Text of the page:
8. I don’t share that opinion. The Japanese SELENE probe did some mineral mappings but I think it would be worth while to do an even more accurate mapping.

    Reply
  9. We won’t be mining it tomorrow. All we will be doing is taking inventory. For the near future the most important things to find is platinum metals. Even at low concentration they would be worth smelting and flinging to earth.

    Reply
  10. I don’t share that opinion. The Japanese SELENE probe did some mineral mappings but I think it would be worth while to do an even more accurate mapping.

    Reply
  11. We won’t be mining it tomorrow. All we will be doing is taking inventory. For the near future the most important things to find is platinum metals. Even at low concentration they would be worth smelting and flinging to earth.

    Reply
  12. We won’t be mining it tomorrow. All we will be doing is taking inventory. For the near future the most important things to find is platinum metals. Even at low concentration they would be worth smelting and flinging to earth.

    Reply
  13. I don’t share that opinion. The Japanese SELENE probe did some mineral mappings but I think it would be worth while to do an even more accurate mapping.

    Reply
  14. I don’t share that opinion. The Japanese SELENE probe did some mineral mappings but I think it would be worth while to do an even more accurate mapping.

    Reply
  15. We won’t be mining it tomorrow. All we will be doing is taking inventory. For the near future the most important things to find is platinum metals. Even at low concentration they would be worth smelting and flinging to earth.

    Reply
  16. I think we’ve already done as much as we can reasonably do with low-flying mapping satellites. Better to be on the ground taking direct samples now. Would be interesting to see how much it varies under the surface compared to the sun-baked and radiation-bombarded top layer. Caves would indeed be interesting, but a whole ‘nother layer of difficulty in terms of moving around remotely or robotically.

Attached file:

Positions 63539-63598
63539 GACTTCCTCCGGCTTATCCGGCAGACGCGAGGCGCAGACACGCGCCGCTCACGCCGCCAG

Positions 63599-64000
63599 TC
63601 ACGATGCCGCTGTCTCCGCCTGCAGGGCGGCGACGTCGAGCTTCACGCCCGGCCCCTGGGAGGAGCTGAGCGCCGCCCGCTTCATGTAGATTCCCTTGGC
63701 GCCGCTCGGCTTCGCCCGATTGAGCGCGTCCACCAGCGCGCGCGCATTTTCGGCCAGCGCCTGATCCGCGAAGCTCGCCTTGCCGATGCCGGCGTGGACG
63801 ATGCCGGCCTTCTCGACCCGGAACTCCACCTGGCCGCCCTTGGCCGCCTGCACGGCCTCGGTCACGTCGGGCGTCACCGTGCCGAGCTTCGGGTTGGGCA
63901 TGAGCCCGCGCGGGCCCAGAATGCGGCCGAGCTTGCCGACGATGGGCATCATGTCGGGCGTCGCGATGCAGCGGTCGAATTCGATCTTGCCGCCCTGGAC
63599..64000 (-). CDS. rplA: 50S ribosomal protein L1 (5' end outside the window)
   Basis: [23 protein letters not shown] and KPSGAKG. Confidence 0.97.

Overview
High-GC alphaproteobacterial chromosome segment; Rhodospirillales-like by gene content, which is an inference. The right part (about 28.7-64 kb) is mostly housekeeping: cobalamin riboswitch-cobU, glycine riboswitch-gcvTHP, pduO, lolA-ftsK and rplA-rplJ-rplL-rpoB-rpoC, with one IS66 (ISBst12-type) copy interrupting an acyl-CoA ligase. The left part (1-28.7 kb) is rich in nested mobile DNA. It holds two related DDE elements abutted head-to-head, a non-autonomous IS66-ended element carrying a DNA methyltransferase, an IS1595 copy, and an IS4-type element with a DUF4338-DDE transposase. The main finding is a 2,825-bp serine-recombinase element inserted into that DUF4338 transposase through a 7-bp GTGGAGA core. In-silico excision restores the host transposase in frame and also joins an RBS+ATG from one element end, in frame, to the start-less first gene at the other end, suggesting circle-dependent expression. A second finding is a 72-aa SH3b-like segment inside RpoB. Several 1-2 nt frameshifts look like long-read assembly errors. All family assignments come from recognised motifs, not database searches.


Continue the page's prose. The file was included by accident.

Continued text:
Reply
  17. I think we’ve already done as much as we can reasonably do with low-flying mapping satellites. Better to be on the ground taking direct samples now. Would be interesting to see how much it varies under the surface compared to the sun-baked and radiation-bombarded top layer.Caves would indeed be interesting but a whole ‘nother layer of difficulty in terms of moving around remotely or robotically.

    Reply
  18. I think we’ve already done as much as we can reasonably do with low-flying mapping satellites. Better to be on the ground taking direct samples now. Would be interesting to see how much it varies under the surface compared to the sun-baked and radiation-bombarded top layer.

    Caves would indeed be interesting, but a whole ‘nother layer of difficulty in terms of moving around remotely or robotically.

    Reply
  19. Drilling is a good idea. A better idea would be low flying high resolution prospectors looking for ores containing platinum metals, water and He3. The information collected would be then fed into a material sampling program which would include drilling. The other thing to explore is caves.

    Reply
  20. Drilling is a good idea. A better idea would be low flying high resolution prospectors looking for ores containing platinum metals water and He3. The information collected would be then fed into a material sampling program which would include drilling. The other thing to explore is caves.

    Reply
  21. Drilling is a good idea. A better idea would be low flying high resolution prospectors looking for ores containing platinum metals, water and He3. The information collected would be then fed into a material sampling program which would include drilling.

    The other thing to explore is caves.

    Reply